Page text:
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Geoffrey de Vinsauf
Itinerary of Richard I and others to the Holy Land
light and joy of all. Let man take thought and investigate, if he may, the counsels of the Lord, whose judgments are unfathomable. Things will occur sometimes to cause him astonishment, sometimes confusion, yet so that in every circumstance man may recognize the author of all things. On the borders of Armenia there was a place, surrounded on one side by steep mountains, on the other side by the river Selesius. Whilst the sumpterhorses and baggage were passing this river, the victorious emperor halted. He was indeed an illustrious man, of stature moderately tall, with red hair and beard; his head was partly turning grey, his eyelids were prominent
and his eyes sparkling; his cheeks short and wide; his breast and shoulders broad: in all other respects his form was manly. There was in him, as is read of Socrates, something distinguished and awful; for his look denoted the firmness of his mind, being always immoveably the same, neither clouded by grief, nor contracted by anger, nor relaxed by joy. He so much reverenced the native language of Germany, that although he was not ignorant of other languages, yet he always conversed with ambassadors from foreign countries by means of an interpreter. This great man, having halted some time, in consequence of the sumpter-horses crossing the river, became at last impatient of the delay; and wishing to accelerate the march, he prepares to cross the nearest part of the stream, so as to get in front of the sumpter-horses and be at liberty to proceed. O sea! O earth! O heaven! the ruler of the Roman empire, ever august, in whom the glory of ancient Rome again flourished, its honour again lived, and its power was augmented, was overwhelmed in the waters and perished! and though those who were near him hastened to his assistance, yet his aged spark of life was extinguished by a sudden though not premature death. If love of swimming, as several have asserted, be said to have caused his death, yet the gravity of the man argues the contrary; nor does it merit belief that, a bad swimmer, he would have committed to the deceitful waters the safety of so many. The conscience is witness that death is less painful than the cause of death, but this is our consolation as it is written: the just, by whatever death he shall be surprised, will be refreshed. If the mountains of Gilboa, where the brave ones of Israel were slain, deserved to be deprived of the dew and rain, what imprecations may we not deservedly utter upon this fatal river, which overthrew a main pillar of all Christendom? There were some who said that the place had been marked by a fatality from ancient times, and that the nearest rock had long borne upon it these words inscribed, "Here the greatest of men shall perish." The lamentable report of his death was spread around and filled all with dismay. If we search all the annals of antiquity, the traditions of history, and the fictions of romance, concerning the sorrows of mothers, the sighs of brides, or the distresses of men in general, the present grief will be found to be without example, never before known in any age, and surpassing all tears and lamentations.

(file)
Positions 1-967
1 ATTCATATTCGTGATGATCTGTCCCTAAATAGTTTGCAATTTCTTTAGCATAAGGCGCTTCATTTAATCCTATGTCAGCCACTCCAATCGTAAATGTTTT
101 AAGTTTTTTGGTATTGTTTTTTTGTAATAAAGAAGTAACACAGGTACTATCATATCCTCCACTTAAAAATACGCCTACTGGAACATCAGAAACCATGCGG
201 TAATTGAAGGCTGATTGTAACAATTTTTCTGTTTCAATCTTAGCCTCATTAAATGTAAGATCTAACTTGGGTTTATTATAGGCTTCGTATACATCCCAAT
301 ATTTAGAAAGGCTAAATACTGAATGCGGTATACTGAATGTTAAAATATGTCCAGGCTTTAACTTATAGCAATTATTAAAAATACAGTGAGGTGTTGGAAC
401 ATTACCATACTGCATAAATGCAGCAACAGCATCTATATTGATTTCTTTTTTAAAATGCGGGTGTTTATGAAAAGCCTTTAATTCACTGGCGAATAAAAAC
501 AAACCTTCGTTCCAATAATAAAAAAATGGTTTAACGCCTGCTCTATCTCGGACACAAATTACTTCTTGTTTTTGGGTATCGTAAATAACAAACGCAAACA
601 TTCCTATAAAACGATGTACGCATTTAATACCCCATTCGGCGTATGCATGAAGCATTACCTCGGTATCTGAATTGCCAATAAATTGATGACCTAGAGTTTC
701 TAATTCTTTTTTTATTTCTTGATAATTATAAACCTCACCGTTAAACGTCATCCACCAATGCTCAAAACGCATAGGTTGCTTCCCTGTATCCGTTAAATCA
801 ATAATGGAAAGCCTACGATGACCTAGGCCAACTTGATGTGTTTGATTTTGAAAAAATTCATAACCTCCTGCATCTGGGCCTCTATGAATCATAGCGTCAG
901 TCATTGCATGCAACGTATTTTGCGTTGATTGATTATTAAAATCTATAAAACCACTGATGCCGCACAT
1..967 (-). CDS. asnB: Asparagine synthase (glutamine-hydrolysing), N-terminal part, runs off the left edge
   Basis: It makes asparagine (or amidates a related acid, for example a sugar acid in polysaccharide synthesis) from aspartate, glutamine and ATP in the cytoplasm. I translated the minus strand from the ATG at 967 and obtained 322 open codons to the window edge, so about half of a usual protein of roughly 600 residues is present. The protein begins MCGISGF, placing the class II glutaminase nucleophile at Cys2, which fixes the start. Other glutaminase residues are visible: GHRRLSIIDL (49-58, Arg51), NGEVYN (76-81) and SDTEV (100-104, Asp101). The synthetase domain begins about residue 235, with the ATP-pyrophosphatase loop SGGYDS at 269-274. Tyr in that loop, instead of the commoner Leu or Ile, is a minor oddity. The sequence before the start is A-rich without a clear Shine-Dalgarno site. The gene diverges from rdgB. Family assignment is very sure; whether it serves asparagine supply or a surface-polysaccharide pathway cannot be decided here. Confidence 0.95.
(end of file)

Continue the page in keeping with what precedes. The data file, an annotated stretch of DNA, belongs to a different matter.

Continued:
There were many of the emperor’s domestics present, with some of his kinsmen and his son; but it was impossible to distinguish them amid the general lamentation, with which all and each lamented the loss of their father and their lord. This, however, was a consolation to all, and they all returned thanks for it to Divine Providence, that he had not died within the territories of the infidels. When his funeral-rites were performed, they left the fatal spot as soon as possible, bearing with them the body of the emperor adorned with royal magnificence, that it might be carried to Antioch. There the flesh, being boiled from the bones, reposes in the church of the Apostolic see, and the bones were conveyed by sea to Tyre, thence to be transported to Jerusalem. It was fit indeed and wonderfully contrived by God’s providence, that one who had contended gloriously for Christ, should repose in the two principal churches of the Christian religion, for both of which he had been a champion, - part of him in the one, and part in the other, - the one that which our Lord’s burial rendered the most distinguished, the other that which was honoured by being the see of the chief of the apostles. The Christians arriving at Antioch, after many and long fastings, gave way too plentifully to their appetites, and died of sudden repletion: and so, after they had resisted both famine and the swords of their enemies, repose was fatal to them, and a pernicious abundance cut them off. In this shameful manner, then, the greater part of that great army perished, and most of the survivors returned to their own countries: a small body of them, ashamed to return, served under the emperor’s son, to whom the prince of Antioch surrendered his city with all its defences. For on the plea of greater protection, he offered of his own accord to commit his city to the duke, that this brave man might defend his territories against the frequent assaults of the enemies.
Chapter XXV. - Acre is besieged. King Guy is freed from his oath.
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